When I first moved to Sweden, there were lots of things I missed about home. I missed the systems, the language, the weather, the nature, my family and friends, my job, and the list goes on. That list is now far more specific, and a fair bit shorter.
Swedish winters may be soul-destroyingly depressing and pointless, and there will always be snacks and people in my wide, brown homeland that I miss like hell, but there is a solid list of stuff Sweden does right, and it’s not just the usual parental leave, freedom to roam and social security number you’re so used to hearing about.
It also doesn’t include response to global pandemics, as it turns out, but that’s a story for another twenty whiny pieces I’ve already shared with you.
This might seem like an odd thing to start my list with, but bear with me.
Swedish bedding is revolutionary. The pillows are around the size of your head times two. When I moved here, I thought they were basically stupid. But then I saw the benefits. Less excess pillow means less bedfellow’s head holding your pillow down like a paperweight. It means both parties can put their respective pillows wherever the hell it’s most comfy.
There is no top sheet. This means no sleep-tangles, and less bed-making. A winner.
Individual doonas! Other countries call this a quilt or something, I don’t know, duvet? How unnecessary. But each person has one in Sweden! Or a couple in different thicknesses for different seasons. Great! I thought it was weird, at first. I was kind of mad about it, actually. I insisted we get a double doona. Felix is a kind man, so he obliged. But very soon I realised, wow! Being able to stick your feet out on either side of your individual doona is a luxury – and a necessity. Thumbs up for the individual doona. Since there’s no top sheet, you use a sheet-fabric doona-cover and wash it with your pillowcases and bottom sheet. Fresh bedding all the time. Super.
Swedes love their cheese, and it comes in either huge cylinders (often called “household cheese” as if it’s some kind of multi-purpose product) or large wedges. The smallest amount of cheese you can ever buy in a package in supermarkets is 700g which, as I’m sure you’ll agree, is a shitload of cheese. I used to think it was too much cheese, but I was wrong. It is the second most correct amount of cheese, lagging only behind 1kg of cheese. Incidentally, the best kind of cheese to put on sandwiches is priest cheese, and the best cheese for putting on toasted sandwiches is mansion cheese.
The size of Swedish cheese blocks makes them essentially impossible to slice neatly with a knife, but good for the handy cheese-slicer, of which Swedes have at least two in their home. If one is dirty (read: cheese-y) then there’s another to take its place! But you have to be careful, or your cheese will become a “ski-jump”, which Swedes hate. Avoid this by making sure to slice in all different kinds of directions so it remains evenly sliced.
Anyway, the whole thing is easier and smoother than cutting with a knife, because knives get stuck in cheese and, this way, each person at the table slices their own cheese, leaving you free to do something else. Just whack the block of cheese on the table with a slicer on top, and you’re good to go.
It also helps avoid uneaten cheese slices being thrown in the bin or saved on a plate for three days and then thrown in the bin.
I am not personally as obsessed with sauce as the average Swede, which is illustrated by my plate at the end of a restaurant meal. Various Swedish visitors to Australia have been scandalised by our lack of sauce.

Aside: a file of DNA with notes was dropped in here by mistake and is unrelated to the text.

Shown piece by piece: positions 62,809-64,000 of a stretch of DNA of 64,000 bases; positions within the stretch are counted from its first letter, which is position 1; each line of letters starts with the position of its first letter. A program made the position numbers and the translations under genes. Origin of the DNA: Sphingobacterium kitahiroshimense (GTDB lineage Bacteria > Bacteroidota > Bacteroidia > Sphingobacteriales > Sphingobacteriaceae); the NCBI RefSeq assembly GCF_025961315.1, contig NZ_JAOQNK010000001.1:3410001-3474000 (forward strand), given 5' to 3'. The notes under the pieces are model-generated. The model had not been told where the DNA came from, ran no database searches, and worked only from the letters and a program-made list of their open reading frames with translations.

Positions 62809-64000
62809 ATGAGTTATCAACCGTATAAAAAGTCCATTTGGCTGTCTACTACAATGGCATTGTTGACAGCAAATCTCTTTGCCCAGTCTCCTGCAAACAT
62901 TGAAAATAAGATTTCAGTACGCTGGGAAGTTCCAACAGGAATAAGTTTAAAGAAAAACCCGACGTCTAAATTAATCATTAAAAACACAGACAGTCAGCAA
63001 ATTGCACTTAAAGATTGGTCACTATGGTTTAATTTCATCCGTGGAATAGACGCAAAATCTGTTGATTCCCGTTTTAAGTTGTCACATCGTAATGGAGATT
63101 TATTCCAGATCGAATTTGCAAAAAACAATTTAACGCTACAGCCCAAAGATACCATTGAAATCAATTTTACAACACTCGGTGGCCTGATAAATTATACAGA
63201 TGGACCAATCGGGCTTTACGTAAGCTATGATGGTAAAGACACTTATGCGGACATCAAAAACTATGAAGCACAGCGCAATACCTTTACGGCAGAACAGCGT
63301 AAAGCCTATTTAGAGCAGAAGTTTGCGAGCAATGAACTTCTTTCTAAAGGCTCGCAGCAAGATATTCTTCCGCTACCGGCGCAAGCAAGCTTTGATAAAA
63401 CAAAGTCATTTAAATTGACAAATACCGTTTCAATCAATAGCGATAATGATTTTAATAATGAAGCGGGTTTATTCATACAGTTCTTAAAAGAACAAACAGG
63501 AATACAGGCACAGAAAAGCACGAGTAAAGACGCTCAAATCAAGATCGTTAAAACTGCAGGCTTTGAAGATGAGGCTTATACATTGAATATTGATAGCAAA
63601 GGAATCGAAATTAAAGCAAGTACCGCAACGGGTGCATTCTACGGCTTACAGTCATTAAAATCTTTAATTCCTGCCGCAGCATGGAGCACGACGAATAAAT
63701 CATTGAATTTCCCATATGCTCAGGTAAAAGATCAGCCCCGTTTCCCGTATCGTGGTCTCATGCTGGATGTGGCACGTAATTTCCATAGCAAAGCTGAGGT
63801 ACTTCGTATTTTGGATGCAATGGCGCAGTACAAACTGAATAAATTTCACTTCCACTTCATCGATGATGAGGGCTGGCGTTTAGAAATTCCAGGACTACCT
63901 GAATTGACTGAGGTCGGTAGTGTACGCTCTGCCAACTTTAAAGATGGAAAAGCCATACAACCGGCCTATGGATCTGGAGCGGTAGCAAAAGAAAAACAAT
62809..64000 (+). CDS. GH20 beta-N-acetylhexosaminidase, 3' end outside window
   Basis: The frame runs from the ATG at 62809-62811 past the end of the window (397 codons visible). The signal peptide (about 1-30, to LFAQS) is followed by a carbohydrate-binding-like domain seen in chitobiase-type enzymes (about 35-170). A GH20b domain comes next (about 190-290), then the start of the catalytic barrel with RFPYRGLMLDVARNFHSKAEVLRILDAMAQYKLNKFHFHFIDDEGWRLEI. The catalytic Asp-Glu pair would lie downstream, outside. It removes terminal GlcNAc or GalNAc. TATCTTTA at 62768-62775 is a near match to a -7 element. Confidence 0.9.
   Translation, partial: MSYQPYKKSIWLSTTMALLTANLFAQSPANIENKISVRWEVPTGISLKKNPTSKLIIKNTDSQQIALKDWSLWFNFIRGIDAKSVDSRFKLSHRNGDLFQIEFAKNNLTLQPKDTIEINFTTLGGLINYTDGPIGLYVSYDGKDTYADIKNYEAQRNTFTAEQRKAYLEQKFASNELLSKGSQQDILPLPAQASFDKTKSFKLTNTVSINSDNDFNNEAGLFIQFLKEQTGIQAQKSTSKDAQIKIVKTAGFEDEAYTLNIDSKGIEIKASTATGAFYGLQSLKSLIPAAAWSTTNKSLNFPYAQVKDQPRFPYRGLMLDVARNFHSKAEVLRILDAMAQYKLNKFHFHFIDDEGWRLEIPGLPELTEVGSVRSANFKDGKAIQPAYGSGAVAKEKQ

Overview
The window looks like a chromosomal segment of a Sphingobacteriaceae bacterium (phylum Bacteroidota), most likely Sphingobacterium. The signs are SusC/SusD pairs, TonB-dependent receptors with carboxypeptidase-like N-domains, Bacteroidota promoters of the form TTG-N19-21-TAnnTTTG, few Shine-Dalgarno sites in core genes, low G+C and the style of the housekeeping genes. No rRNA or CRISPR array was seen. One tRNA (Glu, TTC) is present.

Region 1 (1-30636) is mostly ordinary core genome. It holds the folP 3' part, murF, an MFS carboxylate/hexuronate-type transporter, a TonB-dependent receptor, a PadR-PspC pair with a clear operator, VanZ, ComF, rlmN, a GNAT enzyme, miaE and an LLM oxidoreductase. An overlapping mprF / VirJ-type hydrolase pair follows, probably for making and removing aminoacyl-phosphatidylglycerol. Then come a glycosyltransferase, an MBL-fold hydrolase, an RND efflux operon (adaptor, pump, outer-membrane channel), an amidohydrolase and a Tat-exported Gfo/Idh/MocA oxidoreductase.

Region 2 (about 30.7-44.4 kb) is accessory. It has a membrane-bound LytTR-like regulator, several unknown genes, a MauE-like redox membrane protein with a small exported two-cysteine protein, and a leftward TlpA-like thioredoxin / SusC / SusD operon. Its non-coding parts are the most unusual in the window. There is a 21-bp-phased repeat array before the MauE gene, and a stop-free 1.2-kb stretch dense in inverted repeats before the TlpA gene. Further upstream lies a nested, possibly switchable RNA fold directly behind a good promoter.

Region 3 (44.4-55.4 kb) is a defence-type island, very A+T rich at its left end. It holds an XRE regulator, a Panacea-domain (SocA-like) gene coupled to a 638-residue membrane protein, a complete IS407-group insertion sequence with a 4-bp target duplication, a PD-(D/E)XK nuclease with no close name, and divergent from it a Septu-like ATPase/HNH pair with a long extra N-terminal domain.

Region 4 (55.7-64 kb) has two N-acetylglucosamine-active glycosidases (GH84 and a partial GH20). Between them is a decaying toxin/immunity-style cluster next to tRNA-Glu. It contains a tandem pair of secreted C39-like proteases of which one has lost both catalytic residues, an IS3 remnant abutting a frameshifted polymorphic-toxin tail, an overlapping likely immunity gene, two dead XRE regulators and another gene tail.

Tomato and barbecue are not what Swedes would class as a sauce. They’re talking about creamy, gravy-like sauces. Incidentally, Swedish gravy is called “brown sauce” because it is brown. Wonderful.
They like their food to swim in sauce, and do not understand where the humour lies in the regular Australian dinner table joke: “want a bit of meat with your sauce, aye?”
But it turns out that a bit of sauce makes everything better and there are SO MANY kinds of sauce you can have on EVERYTHING. Swedes even put sauce in soup. Most Swedish meals come with either multiple sauces, or mostly sauce. I think they should probably calm down a little bit, but it’s mostly good, and the food is never dry.
Workplace resting rooms.
Workplaces with 15 employees or more (this number is not heavily researched but near enough) are required, by law, to have a resting room. This is a “sick bay” type place with a bed that any employee may visit at any time. I made good use of this space during the third trimester of almost-Elsie.
I learned that being able to bail to the sick-bay in an adult workplace makes one much less likely to feel a yearning to do it. Don’t ask me why. That being said, I think I’m the only one who ever used it in my office. It was also a converted sauna, which I feel is very Swedish in itself.
Originally, I thought Swedes made their coffee too strong. After five years, I can happily – and maybe a bit shakily – report that I was wrong. The rest of the world simply makes their coffee too weak. That’s all, really. It’s very strong. And, even when it’s not very good, it’s strong enough to trick you into thinking it is. Except coffee from any office “espresso” machine which is revolting and to be avoided. The perks of being a freelancer.
This is just small cubes of meat, onion and potato that comes frozen in a bag and which takes no time at all to fry up, add an egg and a bunch of pickled beetroot, creating the perfect, hearty lunch. It’s cheap, delicious, and not the least healthy thing you could have.
There’s more stuff, but it’s getting late and I’m running out of steam. Will provide a part two if it seems necessary at any point. Then again, I have never, ever published a blog post I promised in a previous post, so I guess I won’t!